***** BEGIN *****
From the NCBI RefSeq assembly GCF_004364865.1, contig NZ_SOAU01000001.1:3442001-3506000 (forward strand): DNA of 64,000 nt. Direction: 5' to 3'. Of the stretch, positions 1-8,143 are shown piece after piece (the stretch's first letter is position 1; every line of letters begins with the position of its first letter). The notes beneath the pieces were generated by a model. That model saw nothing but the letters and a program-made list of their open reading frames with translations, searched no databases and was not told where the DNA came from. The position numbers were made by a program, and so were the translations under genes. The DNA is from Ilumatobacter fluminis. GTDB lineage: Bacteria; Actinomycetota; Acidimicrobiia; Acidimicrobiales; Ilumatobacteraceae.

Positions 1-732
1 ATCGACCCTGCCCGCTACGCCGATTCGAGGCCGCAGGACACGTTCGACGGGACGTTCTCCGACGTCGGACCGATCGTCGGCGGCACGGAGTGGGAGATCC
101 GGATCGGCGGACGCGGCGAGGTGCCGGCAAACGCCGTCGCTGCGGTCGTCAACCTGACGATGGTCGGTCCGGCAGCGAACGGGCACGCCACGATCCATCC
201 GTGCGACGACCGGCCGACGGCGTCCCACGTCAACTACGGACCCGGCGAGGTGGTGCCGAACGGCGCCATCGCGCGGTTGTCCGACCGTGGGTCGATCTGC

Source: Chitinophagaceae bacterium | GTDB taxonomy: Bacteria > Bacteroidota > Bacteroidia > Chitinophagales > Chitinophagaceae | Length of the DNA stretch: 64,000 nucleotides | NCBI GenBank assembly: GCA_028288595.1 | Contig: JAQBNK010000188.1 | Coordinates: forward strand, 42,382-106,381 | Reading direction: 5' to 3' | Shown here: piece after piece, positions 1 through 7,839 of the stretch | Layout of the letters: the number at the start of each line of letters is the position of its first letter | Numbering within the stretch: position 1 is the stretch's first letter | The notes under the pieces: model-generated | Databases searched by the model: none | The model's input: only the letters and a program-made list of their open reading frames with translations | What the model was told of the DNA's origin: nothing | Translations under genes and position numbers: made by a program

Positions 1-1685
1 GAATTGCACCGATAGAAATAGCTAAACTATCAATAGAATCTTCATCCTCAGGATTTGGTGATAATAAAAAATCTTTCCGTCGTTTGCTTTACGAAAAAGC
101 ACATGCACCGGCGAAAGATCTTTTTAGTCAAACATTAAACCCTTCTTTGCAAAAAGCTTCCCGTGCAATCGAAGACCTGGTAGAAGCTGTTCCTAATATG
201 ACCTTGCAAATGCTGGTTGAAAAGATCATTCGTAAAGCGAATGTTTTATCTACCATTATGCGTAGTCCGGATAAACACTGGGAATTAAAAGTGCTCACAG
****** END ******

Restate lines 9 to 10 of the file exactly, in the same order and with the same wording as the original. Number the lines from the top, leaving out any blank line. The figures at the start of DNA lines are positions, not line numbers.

101 ACATGCACCGGCGAAAGATCTTTTTAGTCAAACATTAAACCCTTCTTTGCAAAAAGCTTCCCGTGCAATCGAAGACCTGGTAGAAGCTGTTCCTAATATG
201 ACCTTGCAAATGCTGGTTGAAAAGATCATTCGTAAAGCGAATGTTTTATCTACCATTATGCGTAGTCCGGATAAACACTGGGAATTAAAAGTGCTCACAG